Dementia has two sides: the friendly outer shell and the deep inner circle. Oftentimes, I hear, “your grandma is so much fun,” but this is only partially true. Sure, she has funny comments, but sometimes I think they think we’re like Rick and Morty fighting off intergalactic monsters with light sabers. Or maybe, that’s my idea of a fun time.
The reality is that dementia is all about the inner circle. This is the black hole that will inevitably suck you in. You take your loved one out, and they are compliant. Say for instance, you take them to the doctor’s office where they are always sure to behave when you want to doctor to see what you see daily. With Gran, I take her to church and she’s charming and cute, luring everyone in with her smiles and comments. As soon as we arrive home, I will hear, “This is the last time I’m coming; the way you people treat me!” (She still thinks she’s only a guest in our home.)
This post isn’t meant to show Gran in a negative light; she cannot help what she does. This post is meant to inform about the inner circle. For the longest time, I did not believe in this inner circle. Long before I took care of Gran, I would stop in to check on my great-great aunt (longevity is kind of our thing), and she was always polite to me, which I reported to my cousin Kay. Later, when she was in a nursing home, I stopped in to visit once again.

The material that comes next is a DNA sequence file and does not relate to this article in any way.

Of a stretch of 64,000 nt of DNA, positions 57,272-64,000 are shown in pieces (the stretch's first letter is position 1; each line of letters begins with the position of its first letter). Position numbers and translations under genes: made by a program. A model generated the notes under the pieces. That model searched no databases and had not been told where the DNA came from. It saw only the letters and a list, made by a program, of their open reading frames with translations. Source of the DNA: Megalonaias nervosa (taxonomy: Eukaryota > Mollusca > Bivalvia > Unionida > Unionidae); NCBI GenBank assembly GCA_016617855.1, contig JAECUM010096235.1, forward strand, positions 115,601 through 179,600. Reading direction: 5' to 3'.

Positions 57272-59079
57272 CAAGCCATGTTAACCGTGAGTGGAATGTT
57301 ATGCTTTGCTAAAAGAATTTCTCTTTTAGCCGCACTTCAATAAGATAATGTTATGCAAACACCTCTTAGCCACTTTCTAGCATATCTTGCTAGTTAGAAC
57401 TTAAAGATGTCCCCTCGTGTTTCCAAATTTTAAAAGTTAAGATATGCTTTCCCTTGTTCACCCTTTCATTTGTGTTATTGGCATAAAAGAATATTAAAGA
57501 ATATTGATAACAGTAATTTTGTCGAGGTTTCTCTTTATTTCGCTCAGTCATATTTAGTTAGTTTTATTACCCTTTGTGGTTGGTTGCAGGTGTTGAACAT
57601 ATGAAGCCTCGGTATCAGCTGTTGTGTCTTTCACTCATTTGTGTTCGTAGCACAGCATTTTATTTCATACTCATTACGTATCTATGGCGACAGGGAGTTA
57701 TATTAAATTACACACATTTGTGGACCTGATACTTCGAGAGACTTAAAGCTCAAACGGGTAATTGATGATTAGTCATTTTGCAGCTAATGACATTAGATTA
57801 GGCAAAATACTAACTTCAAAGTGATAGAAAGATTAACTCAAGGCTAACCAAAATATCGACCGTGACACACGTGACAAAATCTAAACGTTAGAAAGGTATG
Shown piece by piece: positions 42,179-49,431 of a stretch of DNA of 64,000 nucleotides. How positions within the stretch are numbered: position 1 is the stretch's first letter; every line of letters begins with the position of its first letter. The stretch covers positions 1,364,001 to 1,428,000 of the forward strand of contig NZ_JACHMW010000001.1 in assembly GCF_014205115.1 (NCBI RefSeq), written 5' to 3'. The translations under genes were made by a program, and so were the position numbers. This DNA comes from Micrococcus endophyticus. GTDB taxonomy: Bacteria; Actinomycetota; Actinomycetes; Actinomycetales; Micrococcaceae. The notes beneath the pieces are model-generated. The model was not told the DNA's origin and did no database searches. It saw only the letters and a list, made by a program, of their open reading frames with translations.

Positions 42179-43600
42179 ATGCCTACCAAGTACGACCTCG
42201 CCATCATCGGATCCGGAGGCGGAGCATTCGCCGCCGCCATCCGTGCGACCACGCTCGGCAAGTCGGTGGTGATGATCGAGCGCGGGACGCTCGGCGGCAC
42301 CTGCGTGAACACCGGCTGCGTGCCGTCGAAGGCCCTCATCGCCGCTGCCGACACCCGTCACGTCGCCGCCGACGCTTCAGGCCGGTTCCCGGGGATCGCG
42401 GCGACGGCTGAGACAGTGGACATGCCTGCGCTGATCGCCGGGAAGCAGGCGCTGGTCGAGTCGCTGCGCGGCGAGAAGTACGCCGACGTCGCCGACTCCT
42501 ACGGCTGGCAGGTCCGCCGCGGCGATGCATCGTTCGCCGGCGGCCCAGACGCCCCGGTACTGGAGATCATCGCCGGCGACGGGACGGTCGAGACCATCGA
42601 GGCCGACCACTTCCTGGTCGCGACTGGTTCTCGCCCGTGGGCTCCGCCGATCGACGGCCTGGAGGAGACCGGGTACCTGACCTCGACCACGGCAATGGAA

“Oh thank God you’re here. I’m ready to go home,” she threw her hands up in the air.
“Aunt Judy, I cannot take you home.”
“Uh, I have to work.”
“Well, call Donna.”
“Donna isn’t feeling well.”
“I see how you’re going to be. You’re not even going to try,” she said coldly, and she wheeled herself away.
Of course I couldn’t remove her from the home, but to my aunt, I was someone she knew who was not helping her. Once again, I reported my visit to Kay, who replied, “Welcome, to the inner circle.” I was finally part of the club.
For those of you who caregive on regular basis, hang in there. Being a part of the inner circle is rough. If only Rick and Morty could pull you out. Until then, be sure to apply for assistance.